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ADVENTURE JOBS: Medic 101 – How to Become a Medic

A lot of people have asked me over the years; “Hey doc, how do I, an average Joe, become a high speed medic much like yourself?”  After I stop blushing, I tell them, “It’s really pretty easy, there are basically two ways. The first is the civilian route and the second is the military route.”

Let’s talk about the civilian route first. This is how I initially got involved with pre-hospital Para-medicine way back in 1986.  First off, a little background, there’s an organization called the (NREMT) National Registry of Emergency Medical Technicians ( that has, in conjunction with the Department of Transportation, set national standards for emergency medical responders.

The four levels of certification are; First Responder (FR), EMT-Basic (EMT-B, “basic”), EMT-Intermediate (EMT-I, “intermediate”) and EMT-Paramedic (AKA EMT-P, EMT-Advanced, paramedic, (“paramagic”, “medic”, etc).  These certifications are recognized by a majority of the United States (right now there are five states that do not recognize NREMT certification.  As of 31 Dec 2009 they are NY, MA, NC, IL, and WY.  When in doubt, check with your state health department to find out which certification is required.

Most states also have a concurrent certification process.  Some are easy to obtain by just submitting your NREMT certification and paying the state fee.  Or it can be as time consuming as having to sit for another set of tests along with the appropriate fees.

The first step to becoming certified is to find a school or organization that is offering a state-approved First Responder or EMT-B course that meets or exceeds the U.S. Department of Transportation First Responder National Standard Curriculum (

My honest opinion is that you should forego the First Responder and get directly into an EMT-B course.  For not much more time and money you’re going to learn a lot more, be able to help more people out in the “real world” and have a certification that is pretty much recognized throughout the country.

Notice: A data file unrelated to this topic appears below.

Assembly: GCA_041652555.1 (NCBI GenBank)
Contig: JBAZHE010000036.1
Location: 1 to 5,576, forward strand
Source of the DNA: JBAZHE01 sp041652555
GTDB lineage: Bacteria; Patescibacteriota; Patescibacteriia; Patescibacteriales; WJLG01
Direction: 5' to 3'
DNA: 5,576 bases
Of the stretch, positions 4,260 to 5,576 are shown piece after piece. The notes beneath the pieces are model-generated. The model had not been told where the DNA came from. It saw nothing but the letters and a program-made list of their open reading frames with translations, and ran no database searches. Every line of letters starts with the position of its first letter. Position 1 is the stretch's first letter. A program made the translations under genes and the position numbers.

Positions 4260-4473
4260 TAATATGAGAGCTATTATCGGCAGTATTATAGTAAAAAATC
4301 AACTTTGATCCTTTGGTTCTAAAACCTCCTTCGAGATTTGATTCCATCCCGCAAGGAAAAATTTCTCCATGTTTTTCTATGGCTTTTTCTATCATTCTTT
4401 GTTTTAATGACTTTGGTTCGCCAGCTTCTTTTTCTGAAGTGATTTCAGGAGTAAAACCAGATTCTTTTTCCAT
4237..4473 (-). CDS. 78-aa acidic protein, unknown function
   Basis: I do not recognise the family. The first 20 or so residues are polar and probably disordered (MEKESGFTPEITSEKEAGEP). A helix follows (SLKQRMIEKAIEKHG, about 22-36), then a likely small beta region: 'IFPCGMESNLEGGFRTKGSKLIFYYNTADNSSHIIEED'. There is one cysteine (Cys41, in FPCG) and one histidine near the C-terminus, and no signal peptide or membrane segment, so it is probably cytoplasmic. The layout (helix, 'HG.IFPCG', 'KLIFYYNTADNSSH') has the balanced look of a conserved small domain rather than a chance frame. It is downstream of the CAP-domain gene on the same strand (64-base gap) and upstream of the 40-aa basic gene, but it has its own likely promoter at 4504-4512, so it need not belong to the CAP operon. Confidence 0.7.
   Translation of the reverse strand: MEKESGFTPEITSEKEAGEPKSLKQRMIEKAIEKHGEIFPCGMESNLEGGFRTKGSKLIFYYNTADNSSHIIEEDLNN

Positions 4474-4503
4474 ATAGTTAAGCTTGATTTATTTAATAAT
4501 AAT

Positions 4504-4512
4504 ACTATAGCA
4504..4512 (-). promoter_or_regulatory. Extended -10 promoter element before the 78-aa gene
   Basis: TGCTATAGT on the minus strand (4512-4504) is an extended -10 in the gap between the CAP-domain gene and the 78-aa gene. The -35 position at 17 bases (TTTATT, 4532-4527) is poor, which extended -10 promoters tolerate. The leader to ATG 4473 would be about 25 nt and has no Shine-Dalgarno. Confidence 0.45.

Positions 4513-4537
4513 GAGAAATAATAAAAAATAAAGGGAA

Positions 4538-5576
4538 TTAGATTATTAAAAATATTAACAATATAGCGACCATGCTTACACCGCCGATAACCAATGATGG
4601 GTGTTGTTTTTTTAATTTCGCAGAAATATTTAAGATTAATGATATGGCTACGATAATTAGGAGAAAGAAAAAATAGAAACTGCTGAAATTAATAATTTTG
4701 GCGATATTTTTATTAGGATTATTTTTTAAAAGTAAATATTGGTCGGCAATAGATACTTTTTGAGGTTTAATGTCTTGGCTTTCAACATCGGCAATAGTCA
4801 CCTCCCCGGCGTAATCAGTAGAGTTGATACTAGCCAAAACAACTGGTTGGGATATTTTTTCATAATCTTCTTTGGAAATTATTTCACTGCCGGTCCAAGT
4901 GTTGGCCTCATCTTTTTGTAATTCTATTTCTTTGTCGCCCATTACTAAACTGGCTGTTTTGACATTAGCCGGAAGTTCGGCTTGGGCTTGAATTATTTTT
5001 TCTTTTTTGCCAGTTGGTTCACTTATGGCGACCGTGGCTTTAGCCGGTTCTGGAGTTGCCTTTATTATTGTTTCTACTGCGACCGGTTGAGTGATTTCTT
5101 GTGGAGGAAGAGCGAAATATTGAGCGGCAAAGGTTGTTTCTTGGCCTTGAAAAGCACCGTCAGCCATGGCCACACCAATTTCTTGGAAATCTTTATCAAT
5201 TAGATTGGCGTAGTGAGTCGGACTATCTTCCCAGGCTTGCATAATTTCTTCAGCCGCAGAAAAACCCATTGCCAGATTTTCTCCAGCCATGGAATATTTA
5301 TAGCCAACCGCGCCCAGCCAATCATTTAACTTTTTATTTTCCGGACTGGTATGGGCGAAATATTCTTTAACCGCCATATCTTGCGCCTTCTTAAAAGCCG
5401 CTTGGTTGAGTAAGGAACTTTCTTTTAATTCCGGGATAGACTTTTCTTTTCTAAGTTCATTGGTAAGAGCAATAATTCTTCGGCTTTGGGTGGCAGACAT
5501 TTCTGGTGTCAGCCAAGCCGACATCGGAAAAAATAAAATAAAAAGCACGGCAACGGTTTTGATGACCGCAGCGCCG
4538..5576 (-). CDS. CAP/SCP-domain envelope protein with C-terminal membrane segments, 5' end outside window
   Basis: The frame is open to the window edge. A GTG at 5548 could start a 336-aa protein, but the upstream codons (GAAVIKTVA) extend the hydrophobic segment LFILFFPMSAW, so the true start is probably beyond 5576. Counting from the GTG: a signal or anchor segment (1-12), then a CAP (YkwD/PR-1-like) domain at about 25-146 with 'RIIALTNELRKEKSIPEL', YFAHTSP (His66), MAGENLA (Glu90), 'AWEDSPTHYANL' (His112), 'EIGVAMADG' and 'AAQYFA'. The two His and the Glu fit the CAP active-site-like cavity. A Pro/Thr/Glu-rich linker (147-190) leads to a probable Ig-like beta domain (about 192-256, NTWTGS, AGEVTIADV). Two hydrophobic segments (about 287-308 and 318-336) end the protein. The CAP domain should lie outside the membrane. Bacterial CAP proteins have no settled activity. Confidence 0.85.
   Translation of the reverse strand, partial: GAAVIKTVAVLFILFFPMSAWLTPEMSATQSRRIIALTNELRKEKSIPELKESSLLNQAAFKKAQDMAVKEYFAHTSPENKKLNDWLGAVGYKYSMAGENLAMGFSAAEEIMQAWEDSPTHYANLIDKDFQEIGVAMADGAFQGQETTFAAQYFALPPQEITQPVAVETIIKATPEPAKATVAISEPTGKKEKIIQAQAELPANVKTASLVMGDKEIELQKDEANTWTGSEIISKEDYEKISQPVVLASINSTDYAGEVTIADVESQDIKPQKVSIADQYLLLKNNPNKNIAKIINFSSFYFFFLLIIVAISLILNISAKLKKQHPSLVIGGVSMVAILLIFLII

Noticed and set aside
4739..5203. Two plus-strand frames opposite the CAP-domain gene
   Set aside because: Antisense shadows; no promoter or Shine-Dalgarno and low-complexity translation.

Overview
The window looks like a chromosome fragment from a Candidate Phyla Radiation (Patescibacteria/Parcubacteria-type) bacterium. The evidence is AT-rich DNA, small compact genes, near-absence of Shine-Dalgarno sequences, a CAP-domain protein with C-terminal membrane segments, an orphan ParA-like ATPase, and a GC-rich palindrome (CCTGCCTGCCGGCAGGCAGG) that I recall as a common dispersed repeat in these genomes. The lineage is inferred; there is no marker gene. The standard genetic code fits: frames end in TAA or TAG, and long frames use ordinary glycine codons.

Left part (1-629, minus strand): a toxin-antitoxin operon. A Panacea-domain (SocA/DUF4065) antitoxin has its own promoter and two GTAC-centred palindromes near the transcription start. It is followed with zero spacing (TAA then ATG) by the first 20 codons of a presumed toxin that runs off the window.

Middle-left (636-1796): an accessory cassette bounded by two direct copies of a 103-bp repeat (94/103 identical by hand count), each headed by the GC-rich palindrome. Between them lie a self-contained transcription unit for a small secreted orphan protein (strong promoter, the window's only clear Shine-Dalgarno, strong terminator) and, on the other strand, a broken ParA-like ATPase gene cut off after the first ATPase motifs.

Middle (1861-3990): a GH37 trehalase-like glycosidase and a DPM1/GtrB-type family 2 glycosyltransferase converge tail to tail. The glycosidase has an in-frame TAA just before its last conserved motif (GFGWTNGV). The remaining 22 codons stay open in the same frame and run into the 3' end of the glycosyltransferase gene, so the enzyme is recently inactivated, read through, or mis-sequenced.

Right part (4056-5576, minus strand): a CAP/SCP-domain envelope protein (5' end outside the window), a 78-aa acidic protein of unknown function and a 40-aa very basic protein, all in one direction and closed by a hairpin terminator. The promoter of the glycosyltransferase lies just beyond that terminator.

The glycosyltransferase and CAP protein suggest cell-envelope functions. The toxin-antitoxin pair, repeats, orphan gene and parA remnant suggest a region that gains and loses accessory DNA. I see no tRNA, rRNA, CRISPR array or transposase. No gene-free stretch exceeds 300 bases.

I recommend calling your local community college to see if they offer a course.  A couple of other options are to look for a volunteer fire department or rescue squad that offers the training or attend a private training program.

Last year, I took a Wilderness EMT course through a private outdoor leadership school.  The course allowed the students to sit for the NREMT-Basic testing, NREMT-B plus Wilderness EMT, and 30 days in the Rockies.  Sign me up!

EMT-Basic is the initial entry position that is required for later becoming an EMT Intermediate or Paramedic and is based on 110 hours of instruction.  Additionally, the EMT-B student will have to work several shifts on an ambulance, or in a hospital emergency department, sometimes both.

Generally a candidate must be 18 years old, have no felony convictions, have a current CPR card for the Professional Rescuer, be vaccinated against hepatitis B, DPT and MMR and have had a TB tine test within the past 6-12 months.  Most states also require some kind of formal background check that you’ll have to pay for.

After you have passed the didactic portion of the class, you will have to sit for the NREMT and/or state, written and practical tests to become certified.  On a side note, EMT’s are not “licensed” we are “certified”.  In the pre-hospital setting we work under the license of our Medical Director who is a physician.

The NREMT “written” test is actually a “computer adaptive test”.  This means the computer will give you harder and harder questions until you start to miss them.  Then it goes back to slightly easier questions to make sure you know what you’re talking about.

The practical test is an actual “hands-on”, psychomotor, scenario based skills test.  Some of the skills tested are; patient assessment, cardiac arrest management/Automated External Defibrillator, bag-valve-mask ventilation, spinal immobilization, long bone fractures, traction splinting, bleeding control/shock management, upper airway adjuncts and suction, and supplemental oxygen administration just to name a few.

I know it sounds like a lot, but a good program should devote at least 50% of class room time to skills practice.  Practice makes perfect!

In the next article; “Medic 201:  How to advance my training” we’ll discuss intermediate and paramedic levels of certification.


~Buck M.
Contributing Correspondent

Buck M. has been a medic for over twenty years in both the military and in the civilian sector.

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  1. Good post. I have a good friend that had no military or police background, but is now currently working as a medical officer for one of the PMC’s over in Afghanistan. The way he did it, was to get a paramedic certification, then work as an instructor with one of the recognized combat medical training schools. Also he gained experience working on ambulances. With the cert, training experience, and actual medic experience, he was able to qualify for and get work with the companies overseas. He was also persistent, which is another key factor in getting work overseas.